“There is one in particular that looks good to me right now. It’s a small-cap tech stock that sells software to regional banks, community banks and credit unions, all of which are expected to enjoy a better environment under either Trump or Clinton. And with interest rates likely to go up, banks should be able to generate greater profits, which can be invested back into critical software they need to compete in the digital banking age.”
There are quite a few technology companies who sell software and other solutions into the financial industry… so which one is he talking about? Here are our clues:
“This company has developed a virtual banking platform that supports dozens of different products. It lets account holders move securely and effortlessly between the digital and brick-and-mortar locations of their community bank or credit unions. Its platform was purpose-built to deliver a secure and consistent user experience across online, mobile, tablet, text and voice channels. And it can replace almost all of the disparate software solutions that many RCFIs are currently struggling to maintain….
“The company makes money from every one of the solutions it sells. It also makes money each time a transaction is performed on one of its solutions….”
And one final piece:
“Annual revenue growth has been 38% or higher in each of the last three years.”
So… hoodat? Thinkolator sez this is almost certainly… Q2 Solutions (QTWO)
QTWO is not a complete stranger to these parts, I mentioned it a couple years ago when I was looking at more established bank-tech company Jack Henry (JKHY), and at the time I was not terribly optimistic about their prospects — my guess was that being “cooler” wasn’t enough, and that they would have a hard time pulling small and regional banks away from their core technology providers (like Jack Henry) and becoming profitable.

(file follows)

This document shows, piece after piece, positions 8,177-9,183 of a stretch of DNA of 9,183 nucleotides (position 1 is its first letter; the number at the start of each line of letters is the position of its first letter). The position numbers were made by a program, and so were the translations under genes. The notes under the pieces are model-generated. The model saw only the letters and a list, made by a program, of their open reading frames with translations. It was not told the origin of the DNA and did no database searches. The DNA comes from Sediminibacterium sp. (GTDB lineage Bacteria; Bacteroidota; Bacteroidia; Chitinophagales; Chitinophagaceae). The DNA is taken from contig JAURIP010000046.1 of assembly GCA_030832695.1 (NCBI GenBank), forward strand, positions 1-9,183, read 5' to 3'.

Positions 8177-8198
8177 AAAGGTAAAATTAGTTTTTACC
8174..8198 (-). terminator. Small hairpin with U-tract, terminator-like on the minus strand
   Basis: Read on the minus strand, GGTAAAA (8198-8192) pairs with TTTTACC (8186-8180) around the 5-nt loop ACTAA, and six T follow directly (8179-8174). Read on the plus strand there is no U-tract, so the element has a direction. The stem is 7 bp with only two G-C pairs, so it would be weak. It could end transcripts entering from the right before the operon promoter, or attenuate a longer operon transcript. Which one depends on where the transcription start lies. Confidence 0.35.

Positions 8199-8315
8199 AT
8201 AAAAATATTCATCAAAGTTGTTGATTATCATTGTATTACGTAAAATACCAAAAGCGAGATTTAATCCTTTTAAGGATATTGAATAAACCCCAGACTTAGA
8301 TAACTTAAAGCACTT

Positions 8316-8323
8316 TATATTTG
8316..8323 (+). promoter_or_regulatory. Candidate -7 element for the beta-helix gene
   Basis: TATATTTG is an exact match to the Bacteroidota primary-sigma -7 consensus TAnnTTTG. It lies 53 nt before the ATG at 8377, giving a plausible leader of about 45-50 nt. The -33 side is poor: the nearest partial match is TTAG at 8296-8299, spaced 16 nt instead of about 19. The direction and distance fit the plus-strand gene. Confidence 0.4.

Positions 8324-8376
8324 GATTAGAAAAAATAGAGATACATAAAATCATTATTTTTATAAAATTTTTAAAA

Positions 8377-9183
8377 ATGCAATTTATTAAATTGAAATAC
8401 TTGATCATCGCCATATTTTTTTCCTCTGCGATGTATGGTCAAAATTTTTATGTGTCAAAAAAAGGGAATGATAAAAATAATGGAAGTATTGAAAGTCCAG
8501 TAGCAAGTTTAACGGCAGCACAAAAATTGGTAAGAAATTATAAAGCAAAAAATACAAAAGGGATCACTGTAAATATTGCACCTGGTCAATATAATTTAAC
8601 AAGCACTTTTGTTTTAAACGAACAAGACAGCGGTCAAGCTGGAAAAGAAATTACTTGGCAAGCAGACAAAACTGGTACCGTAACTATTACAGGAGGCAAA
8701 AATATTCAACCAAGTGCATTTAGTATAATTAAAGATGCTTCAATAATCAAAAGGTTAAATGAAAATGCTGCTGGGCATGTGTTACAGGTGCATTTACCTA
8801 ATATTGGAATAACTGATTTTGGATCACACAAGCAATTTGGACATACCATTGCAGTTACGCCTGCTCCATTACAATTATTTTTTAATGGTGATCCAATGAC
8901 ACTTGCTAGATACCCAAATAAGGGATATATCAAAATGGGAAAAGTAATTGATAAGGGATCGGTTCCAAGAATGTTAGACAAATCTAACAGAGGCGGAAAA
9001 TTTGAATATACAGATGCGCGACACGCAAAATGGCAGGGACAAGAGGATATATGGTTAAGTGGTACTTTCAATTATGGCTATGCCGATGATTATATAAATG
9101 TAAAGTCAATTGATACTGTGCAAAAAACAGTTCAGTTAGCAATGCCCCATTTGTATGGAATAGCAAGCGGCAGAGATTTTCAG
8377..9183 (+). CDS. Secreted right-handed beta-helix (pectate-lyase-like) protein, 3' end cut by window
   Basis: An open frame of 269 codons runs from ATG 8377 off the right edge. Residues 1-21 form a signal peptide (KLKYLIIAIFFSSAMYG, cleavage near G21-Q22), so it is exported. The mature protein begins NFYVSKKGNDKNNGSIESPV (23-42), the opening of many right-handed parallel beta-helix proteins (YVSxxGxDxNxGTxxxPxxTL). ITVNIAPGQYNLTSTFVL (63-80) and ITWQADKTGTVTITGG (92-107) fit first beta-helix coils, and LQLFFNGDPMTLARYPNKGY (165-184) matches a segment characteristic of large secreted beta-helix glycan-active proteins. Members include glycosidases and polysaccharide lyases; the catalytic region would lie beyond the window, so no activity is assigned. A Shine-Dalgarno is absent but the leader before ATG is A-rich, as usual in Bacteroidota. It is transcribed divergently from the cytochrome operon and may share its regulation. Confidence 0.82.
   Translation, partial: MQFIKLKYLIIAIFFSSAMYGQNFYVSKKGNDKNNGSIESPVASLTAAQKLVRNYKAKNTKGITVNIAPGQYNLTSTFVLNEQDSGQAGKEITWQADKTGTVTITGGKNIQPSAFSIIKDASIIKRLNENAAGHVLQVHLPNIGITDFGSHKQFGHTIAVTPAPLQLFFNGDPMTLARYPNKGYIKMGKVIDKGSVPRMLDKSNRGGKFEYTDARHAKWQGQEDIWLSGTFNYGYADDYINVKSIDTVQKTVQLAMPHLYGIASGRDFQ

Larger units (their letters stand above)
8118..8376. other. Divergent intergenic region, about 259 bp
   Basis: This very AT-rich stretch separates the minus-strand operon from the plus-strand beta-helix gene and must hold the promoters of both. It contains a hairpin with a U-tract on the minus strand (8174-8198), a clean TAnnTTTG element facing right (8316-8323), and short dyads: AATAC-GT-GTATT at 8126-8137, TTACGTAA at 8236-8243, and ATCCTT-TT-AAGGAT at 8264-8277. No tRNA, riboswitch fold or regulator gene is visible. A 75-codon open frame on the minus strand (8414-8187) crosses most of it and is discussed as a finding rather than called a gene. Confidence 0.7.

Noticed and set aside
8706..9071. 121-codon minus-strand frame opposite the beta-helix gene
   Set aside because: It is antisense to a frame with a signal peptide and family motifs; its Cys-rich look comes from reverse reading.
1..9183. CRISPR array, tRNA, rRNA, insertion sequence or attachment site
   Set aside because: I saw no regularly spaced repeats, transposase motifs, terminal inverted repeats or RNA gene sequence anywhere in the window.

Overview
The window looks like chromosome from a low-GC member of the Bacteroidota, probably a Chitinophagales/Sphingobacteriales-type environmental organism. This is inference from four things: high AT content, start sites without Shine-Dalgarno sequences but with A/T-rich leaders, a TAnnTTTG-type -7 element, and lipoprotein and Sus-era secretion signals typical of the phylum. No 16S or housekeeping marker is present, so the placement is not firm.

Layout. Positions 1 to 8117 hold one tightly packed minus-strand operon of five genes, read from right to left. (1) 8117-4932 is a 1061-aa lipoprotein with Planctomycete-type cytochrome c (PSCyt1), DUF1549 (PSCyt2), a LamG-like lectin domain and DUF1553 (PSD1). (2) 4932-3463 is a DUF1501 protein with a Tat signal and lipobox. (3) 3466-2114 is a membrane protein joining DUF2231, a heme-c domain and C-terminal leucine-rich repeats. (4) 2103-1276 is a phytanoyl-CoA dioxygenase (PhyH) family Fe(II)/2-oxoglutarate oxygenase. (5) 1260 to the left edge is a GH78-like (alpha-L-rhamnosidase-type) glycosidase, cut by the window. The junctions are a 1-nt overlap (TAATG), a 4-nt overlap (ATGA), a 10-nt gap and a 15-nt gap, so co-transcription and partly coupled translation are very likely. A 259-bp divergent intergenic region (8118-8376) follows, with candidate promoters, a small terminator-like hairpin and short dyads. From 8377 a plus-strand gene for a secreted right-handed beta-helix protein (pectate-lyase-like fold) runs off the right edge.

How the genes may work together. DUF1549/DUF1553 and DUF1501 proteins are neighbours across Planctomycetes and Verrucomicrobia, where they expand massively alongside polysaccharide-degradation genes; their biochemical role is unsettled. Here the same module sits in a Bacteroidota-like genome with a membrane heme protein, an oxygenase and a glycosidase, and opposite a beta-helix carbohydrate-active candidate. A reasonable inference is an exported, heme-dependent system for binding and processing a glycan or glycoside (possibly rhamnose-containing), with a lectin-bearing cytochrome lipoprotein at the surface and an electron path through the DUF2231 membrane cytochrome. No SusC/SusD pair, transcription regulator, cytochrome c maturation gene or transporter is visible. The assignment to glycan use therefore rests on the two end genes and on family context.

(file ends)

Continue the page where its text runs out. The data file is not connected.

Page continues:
I was right about them having a hard time becoming profitable, but wrong in my negative sentiment about the stock — the shares have just about doubled over the past couple years. Though the “hot” little mobile banking penny stock of the day back then, Monitise (MONIF), perhaps serves as a warning about the potential for “fad” stocks to hit even the relatively staid banking services industry.
And now Cabot, most of whose newsletters are very much growth and momentum focused, is predicting that QTWO “could be an easier double than Tesla.” So how’s it looking these days?
Honestly, to me it looks about the same as it did a couple years ago — they have done a very good job of growing revenue, which has doubled over the past two years… but it has been expensive, and they’re losing more money with each new dollar of sales they book because the economies of scale of software development haven’t quite kicked in yet. Unless the potential for this revenue growth goes way out into the future, which I don’t really have a handle on right now, it’s hard for me to justify paying this much for a company in a competitive marketplace.